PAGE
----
PUMC youth led our worship service, including prayers, music, hymns, and liturgy, on Youth Sunday, April 18, 2021. Ana Francisco-Cabus and Delaney McCarty shared their youth testimonies. The Scripture was from “Matthew 25:34-40.”
You, too, can experience God’s love and transformation. Come worship with us at Princeton United Methodist Church, and be a part of this beloved community. Click here to watch the PUMC worship service and listen to their testimonies.
To celebrate Youth Sunday on April 18, we will have special musical performances of hymns we love featuring the Youth Choir. Other performing musicians will include Leanne Griffiths (piano), Gillian and Reanna Bartels Quansah (vocals), Delaney McCarty (flute), and Andre Penn (piano). There will also be classical music from Bach, Faure, and Mendelssohn.
Our hymns include “When The Poor Ones” and “No Hands But Yours,” written by Tom Shelton, PUMC Director of Children’s and Youth Choirs. Shelton has written many hymns and served as guest conductor at many music festivals for children and youth. We will start the service with one of my favorite hymns, “In Christ, There is No East or West.”
William A. Dunkerley wrote the hymn “In Christ, There Is No East Or West” in 1908 under the pseudonym John Oxenham, and is sung to the tune ST. PETER (Reinagle). While it is appropriate for the Easter Season, some people criticized it for emphasizing masculine qualities.
The Children’s Choirs will present their musical, The Tale of Three Trees, on Sunday, April 23, at 9:30 and 11 a.m. Written by Allen Pote and Tom Lang, and directed by Tom Shelton, this musical brings to life the traditional story of some trees with a dream and God with a plan.
The Youth Choir will present a series of skits, vignettes, solos, and anthems for Youth Sunday, April 30. Because of Communiversity there will be one service that day, at 9:30 a.m. Both choirs will reprise their musicals for Communiversity at 2 p.m.
The children’s musical follows the adventures of three trees — bringing to life the traditional story of some trees with a dream and God with a plan. The first tree dreams of holding great treasure; the second tree longs to become a mighty ship, and the third tree just wants to stay in the forest and point people to God. Told through story and song, the congregation is reminded that even when we can’t see the forest for the trees, there is no prayer that is too small for God.
It’s a good story but trees can’t possibly have social relationships, right? We grownups would scoff at that idea and say merely that this musical is an imaginative way to present Christian truths.
Yet in “The Hidden Life of Trees,” an international bestseller, forester and author Peter Wohlleben convincingly makes the case that, yes, the forest is a social network. He draws on groundbreaking scientific discoveries to describe how trees are like human families: tree parents live together with their children, communicate with them, support them as they grow, share nutrients with those who are sick or struggling, and even warn each other of impending dangers.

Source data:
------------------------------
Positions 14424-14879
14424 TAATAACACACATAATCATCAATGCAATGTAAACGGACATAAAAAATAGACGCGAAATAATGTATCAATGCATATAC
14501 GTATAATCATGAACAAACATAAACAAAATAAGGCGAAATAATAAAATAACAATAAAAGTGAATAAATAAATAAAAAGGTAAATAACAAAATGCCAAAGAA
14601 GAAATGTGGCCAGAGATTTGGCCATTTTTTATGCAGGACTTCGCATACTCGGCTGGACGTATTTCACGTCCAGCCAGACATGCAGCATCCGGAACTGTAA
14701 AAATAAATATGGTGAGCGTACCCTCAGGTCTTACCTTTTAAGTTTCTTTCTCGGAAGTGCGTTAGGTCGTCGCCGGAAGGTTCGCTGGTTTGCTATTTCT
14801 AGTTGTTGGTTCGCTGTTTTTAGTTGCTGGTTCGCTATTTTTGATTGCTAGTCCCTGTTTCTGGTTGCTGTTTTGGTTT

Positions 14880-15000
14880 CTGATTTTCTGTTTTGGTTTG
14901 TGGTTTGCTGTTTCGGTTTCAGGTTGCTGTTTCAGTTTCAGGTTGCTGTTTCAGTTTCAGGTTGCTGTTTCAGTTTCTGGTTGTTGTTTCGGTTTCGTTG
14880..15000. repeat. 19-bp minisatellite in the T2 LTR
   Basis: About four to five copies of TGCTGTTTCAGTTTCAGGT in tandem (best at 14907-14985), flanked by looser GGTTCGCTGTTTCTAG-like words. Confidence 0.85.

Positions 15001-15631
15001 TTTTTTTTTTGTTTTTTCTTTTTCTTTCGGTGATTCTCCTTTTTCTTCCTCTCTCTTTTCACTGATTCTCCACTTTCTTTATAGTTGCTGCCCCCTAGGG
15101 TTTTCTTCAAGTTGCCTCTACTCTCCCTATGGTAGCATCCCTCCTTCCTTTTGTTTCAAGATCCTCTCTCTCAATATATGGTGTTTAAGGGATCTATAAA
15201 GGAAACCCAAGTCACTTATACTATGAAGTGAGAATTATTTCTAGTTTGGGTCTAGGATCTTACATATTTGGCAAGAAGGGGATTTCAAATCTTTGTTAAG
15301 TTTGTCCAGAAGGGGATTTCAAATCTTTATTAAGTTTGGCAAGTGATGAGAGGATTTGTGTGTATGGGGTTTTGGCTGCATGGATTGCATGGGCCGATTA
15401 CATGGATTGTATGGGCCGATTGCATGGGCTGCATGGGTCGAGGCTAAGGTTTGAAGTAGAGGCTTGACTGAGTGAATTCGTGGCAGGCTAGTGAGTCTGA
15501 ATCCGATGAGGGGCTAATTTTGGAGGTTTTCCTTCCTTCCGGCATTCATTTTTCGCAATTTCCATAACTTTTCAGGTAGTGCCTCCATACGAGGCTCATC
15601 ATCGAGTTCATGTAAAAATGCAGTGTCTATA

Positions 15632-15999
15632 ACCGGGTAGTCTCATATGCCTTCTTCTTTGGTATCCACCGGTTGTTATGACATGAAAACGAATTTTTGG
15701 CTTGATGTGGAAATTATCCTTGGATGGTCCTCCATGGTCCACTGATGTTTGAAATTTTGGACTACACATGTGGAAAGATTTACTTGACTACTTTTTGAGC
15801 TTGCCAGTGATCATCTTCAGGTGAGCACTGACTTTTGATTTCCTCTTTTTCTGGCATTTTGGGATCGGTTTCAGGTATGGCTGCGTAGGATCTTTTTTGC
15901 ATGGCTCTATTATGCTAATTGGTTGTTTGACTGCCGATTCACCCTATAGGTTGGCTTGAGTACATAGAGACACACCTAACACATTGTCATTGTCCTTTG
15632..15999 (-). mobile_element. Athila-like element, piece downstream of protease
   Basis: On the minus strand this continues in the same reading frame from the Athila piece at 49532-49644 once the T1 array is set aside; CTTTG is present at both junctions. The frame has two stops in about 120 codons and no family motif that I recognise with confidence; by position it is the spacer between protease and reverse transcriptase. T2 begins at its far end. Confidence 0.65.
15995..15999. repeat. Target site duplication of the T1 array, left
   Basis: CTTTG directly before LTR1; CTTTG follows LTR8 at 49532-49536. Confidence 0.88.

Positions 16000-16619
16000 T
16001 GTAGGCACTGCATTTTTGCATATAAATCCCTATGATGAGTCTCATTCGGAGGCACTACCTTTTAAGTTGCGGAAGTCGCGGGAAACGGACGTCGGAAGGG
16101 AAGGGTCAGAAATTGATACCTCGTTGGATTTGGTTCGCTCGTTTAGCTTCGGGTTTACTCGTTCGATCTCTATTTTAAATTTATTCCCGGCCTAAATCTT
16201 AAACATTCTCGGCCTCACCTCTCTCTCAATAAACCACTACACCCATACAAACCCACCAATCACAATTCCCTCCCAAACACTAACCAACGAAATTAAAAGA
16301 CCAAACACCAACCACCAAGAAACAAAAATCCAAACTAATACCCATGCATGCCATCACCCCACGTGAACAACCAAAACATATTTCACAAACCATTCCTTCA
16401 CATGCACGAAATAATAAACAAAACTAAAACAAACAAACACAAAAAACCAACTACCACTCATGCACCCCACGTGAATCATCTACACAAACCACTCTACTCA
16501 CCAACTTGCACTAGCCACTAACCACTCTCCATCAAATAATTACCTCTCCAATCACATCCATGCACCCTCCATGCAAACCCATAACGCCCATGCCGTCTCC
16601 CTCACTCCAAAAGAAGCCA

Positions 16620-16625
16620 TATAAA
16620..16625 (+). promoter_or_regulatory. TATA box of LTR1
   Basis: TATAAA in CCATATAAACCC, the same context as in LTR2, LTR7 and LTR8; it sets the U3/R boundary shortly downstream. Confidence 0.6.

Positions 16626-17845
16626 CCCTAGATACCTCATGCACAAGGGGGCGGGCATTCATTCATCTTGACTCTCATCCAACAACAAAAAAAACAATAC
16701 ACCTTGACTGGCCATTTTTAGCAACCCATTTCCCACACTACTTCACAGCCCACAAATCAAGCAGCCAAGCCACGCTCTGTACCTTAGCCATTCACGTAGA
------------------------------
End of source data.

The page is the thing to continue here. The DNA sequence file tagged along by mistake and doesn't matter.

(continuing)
As we learn more about our world, we learn that God has amazing plans. We look forward to April 23, when the children will teach us about God.
This is the Sunday for another yummy breakfast, prepared by the United Methodist Men. We’ll hear how polio has almost been stamped out around the world. Another treat: the children’s choir will sing, directed by Tom Shelton. (Yes, these pictures were taken in warmer weather! (Also mark your calendars for February 28, Youth Sunday, when the kids join the Youth Choir to sing at both services.)
Our sermon series for Lent: “I AM”. Each Sunday in Lent, we will examine who Jesus is (the Light of the World, the True Vine, the Good Shepherd, the Way the Truth the Life, and more). As we examine who Jesus is we will reflect on how that informs we who are as Christians.
On Youth Sunday, February 8 at 9:30, choirs from three churches will praise the Lord. Our PUMC youth choir rehearsed with singers from Trinity Episcopal and Nassau Presbyterian, and these combined choirs visited the other two churches on January 25. Now we get to hear them! They will sing Cherubini’s “Like as a Father,” a traditional Zambian song, “Bonse Aba,” and “One Voice.”
Below are some snaps taken at rehearsal and on the 25th. Praising the Lord on Sunday!
Our young people will take leading roles in our church this weekend! On Saturday, March 29 at 6 p.m. they stage a fundraising dinner and auction for the Appalachia Service Project (ASP). Tickets for the March 29 dinner are $5, and all are welcome. Among the items on the auction block: condos in London, England and Key West, Florida. The ASP program welcomes all teens of all backgrounds, church members and non-church members alike, to participate in this life-changing experience.
On Sunday, March 30, at 9:30 and 11 a.m., three graduating seniors — Alexander Birkel, Daniel Prakash, and Anthony Teng — will deliver the sermon. Their topic in the Landscape of Lent series is “Mud.”
Sunday Schoolers from second grade on up will attend the 9:30 worship service. After all — soon it will be their turn to lead a Youth Sunday!
Then on the Thursday before Easter, April 17, at 7:30 p.m., the youth choir and a string quartet will present Faure’s Messe Basse for the service of Upper Room Communion.